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Two Lucky People: Memoirs Paperback – June 1, 1999


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Product Details

  • Paperback: 667 pages
  • Publisher: University of Chicago Press; 1 edition (June 1, 1999)
  • Language: English
  • ISBN-10: 0226264157
  • ISBN-13: 978-0226264158
  • Product Dimensions: 6.3 x 1.8 x 9.8 inches
  • Shipping Weight: 2.3 pounds
  • Average Customer Review: 3.9 out of 5 stars  See all reviews (8 customer reviews)
  • Amazon Best Sellers Rank: #2,132,290 in Books (See Top 100 in Books)

Editorial Reviews

Amazon.com Review

Perhaps they really are just a pair of lucky people, but Milton and Rose Friedman are so perfectly matched that destiny must have played some part in their coming together. Milton is a Nobel Prize-winning economist, Rose, an influential theorist who advised American presidents and world leaders on the formation of their economic policies. Together the two wrote books (one flopped, the other is 1982's Free to Choose, a runaway bestseller) and were instrumental in influencing systems and ideas like negative income tax, the balanced budget amendment, tax-withholding, and even drug legalization. At times their ideas seemed outrageous but their strong belief that personal freedom is essential to a sound economy has helped shape many of the West's socioeconomic policies in the latter half of the 20th century.

And it is together, too, that the Friedmans penned their memoirs. The tone of Two Lucky People is quite humble despite their considerable achievements. They remember the lingering, technical conversations--which would put most people to sleep--that they shared in front of their fireplace; the personal and professional relationships they had with Ronald Reagan, Richard Nixon, and Margaret Thatcher; Milton's winning of the 1976 Nobel Memorial Prize for Economic Science; and countless other triumphs in their field. The book lacks the personal information--tastes in literature, art, music--and the quotidian details that help form a solid sense of personality. But their passion for their vocation seems all-consuming and maybe, in the end, that's what defines them best. --This text refers to the Hardcover edition.

Review

...[an] engaging book ... written in a kind of snappy dialogue... -- National Review, Stephen Moore

...a rich autobiographical and historical panorama ... What makes these memoirs so enjoyable is their candor. -- The Wall Street Journal, William P. Kucewicz

On the evidence of this joint autobiography, it is little wonder that Milton and Rose Friedman are advocates of a free society. Their own lives are a testimonial to what freedom is about and what it offers.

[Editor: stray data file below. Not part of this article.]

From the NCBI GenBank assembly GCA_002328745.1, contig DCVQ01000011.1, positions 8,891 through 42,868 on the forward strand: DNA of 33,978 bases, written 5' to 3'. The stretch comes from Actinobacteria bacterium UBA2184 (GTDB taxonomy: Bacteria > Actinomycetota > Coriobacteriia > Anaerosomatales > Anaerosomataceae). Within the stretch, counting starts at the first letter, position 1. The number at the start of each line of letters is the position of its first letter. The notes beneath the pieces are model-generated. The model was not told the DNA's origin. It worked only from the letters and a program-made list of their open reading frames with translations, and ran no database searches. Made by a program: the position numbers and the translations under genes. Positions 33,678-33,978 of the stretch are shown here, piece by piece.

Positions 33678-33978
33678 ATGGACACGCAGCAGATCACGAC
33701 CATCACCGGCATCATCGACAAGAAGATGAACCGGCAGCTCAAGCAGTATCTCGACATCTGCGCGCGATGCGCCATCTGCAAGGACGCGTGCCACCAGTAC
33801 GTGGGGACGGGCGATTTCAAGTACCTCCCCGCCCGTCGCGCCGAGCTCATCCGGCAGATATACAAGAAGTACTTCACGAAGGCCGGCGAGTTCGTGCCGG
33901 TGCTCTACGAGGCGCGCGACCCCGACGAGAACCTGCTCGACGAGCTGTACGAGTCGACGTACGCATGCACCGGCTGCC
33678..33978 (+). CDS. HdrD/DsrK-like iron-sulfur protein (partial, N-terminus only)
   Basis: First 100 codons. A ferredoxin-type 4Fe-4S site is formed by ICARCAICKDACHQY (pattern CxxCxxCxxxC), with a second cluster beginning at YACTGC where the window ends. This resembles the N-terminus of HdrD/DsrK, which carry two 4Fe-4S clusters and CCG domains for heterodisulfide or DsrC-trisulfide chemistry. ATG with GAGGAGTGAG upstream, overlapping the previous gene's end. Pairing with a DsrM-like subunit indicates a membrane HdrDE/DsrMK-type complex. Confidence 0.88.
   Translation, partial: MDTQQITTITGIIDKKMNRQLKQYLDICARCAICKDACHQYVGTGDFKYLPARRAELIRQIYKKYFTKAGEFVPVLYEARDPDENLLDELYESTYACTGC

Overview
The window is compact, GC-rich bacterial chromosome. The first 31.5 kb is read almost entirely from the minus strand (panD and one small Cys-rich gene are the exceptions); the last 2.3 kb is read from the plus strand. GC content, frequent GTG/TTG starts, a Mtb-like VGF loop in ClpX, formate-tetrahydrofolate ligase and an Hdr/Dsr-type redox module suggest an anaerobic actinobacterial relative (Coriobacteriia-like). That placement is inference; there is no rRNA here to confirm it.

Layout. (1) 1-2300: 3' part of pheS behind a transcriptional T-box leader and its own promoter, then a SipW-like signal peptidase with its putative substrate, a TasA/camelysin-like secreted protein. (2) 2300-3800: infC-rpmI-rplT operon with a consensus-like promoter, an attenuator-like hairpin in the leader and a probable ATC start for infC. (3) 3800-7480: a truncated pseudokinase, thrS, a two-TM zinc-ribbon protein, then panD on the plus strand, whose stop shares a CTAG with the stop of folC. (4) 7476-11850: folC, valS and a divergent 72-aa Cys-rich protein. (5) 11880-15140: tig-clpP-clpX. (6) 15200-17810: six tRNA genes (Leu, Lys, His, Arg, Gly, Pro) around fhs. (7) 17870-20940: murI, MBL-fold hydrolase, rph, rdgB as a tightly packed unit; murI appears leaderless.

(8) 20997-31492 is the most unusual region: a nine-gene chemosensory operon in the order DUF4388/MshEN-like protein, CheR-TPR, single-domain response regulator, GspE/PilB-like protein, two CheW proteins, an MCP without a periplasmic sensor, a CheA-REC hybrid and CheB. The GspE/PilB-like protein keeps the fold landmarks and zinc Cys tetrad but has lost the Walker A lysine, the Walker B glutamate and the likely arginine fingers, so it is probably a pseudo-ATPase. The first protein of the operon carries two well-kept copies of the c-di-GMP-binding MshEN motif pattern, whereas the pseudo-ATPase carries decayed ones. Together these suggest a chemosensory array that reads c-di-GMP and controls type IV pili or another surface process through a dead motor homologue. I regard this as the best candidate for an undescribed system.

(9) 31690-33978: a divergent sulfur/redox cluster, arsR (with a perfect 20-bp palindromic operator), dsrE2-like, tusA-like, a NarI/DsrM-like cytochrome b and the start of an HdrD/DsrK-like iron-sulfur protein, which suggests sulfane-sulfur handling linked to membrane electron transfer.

Two Lucky People moves with vitality across many of the major issues of our century. But in the end, it remains a tantalizingly elusive book. Indeed, the Friedmans go to some lengths to present themselves as in almost every respect far less interesting than they really are: just two disinterested scientists, doting parents, and grandparents.

One would not learn from this book that they rank among the most radical critics of the American status quo, favoring the decriminalization of drugs, privatization of Social Security, and a wholesale recasting of the public-school system. But then, the outward-directed temperament that enabled the Friedmans to live such full and rich lives may be fundamentally at odds with the kind of introspection we expect in autobiographies. -- Commentary, David Frum --This text refers to the Hardcover edition.


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Customer Reviews

3.9 out of 5 stars
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Most Helpful Customer Reviews

17 of 17 people found the following review helpful By Curt Weil on September 3, 1998
Format: Hardcover
I'm indebted to the review by Thomas Sowell in the July 6 issue of Forbes Magazine (Forbes.com) This book has history, sociology, romance, economics, faith, good stories and more.
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11 of 11 people found the following review helpful By Charthead on November 17, 2005
Format: Paperback
This is a great book for anyone who is interested in Milton Friedman, economics, The University of Chicago, twentieth-century intellectual history, university politics, or rags-to-riches stories. Both authors have led very interesting lives and the tone throughout the book is upbeat and positive. This is one of the best and most-influential books I have ever read. Milton Friedman is one of the most clear-thinking, intelligent people of the twentieth-century and our country would be better off if more of his ideas on economics, education, and freedom were put into practice.
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2 of 2 people found the following review helpful By celestial on March 17, 2011
Format: Hardcover Verified Purchase
Awesome book! However, the first one comes with unreasonable green mark on the edge of the book wich affect 2/3 of the pages. But Amazon is so good at making me a replacement---giving me extra work of printing the label, packing up, and waiting for an extra time. I really suggest that Amazon should urge its people to double check the item before they send it out. This would save them lots of money as well.
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1 of 1 people found the following review helpful By Hana on September 4, 2012
Format: Hardcover Verified Purchase
One of the best Memoirs I have ever read. Written in plain, pleasant way, explaining how the monetarism was "born". I do recommended it two everybody, who is the "student" of Milton Friedman and his Rose.
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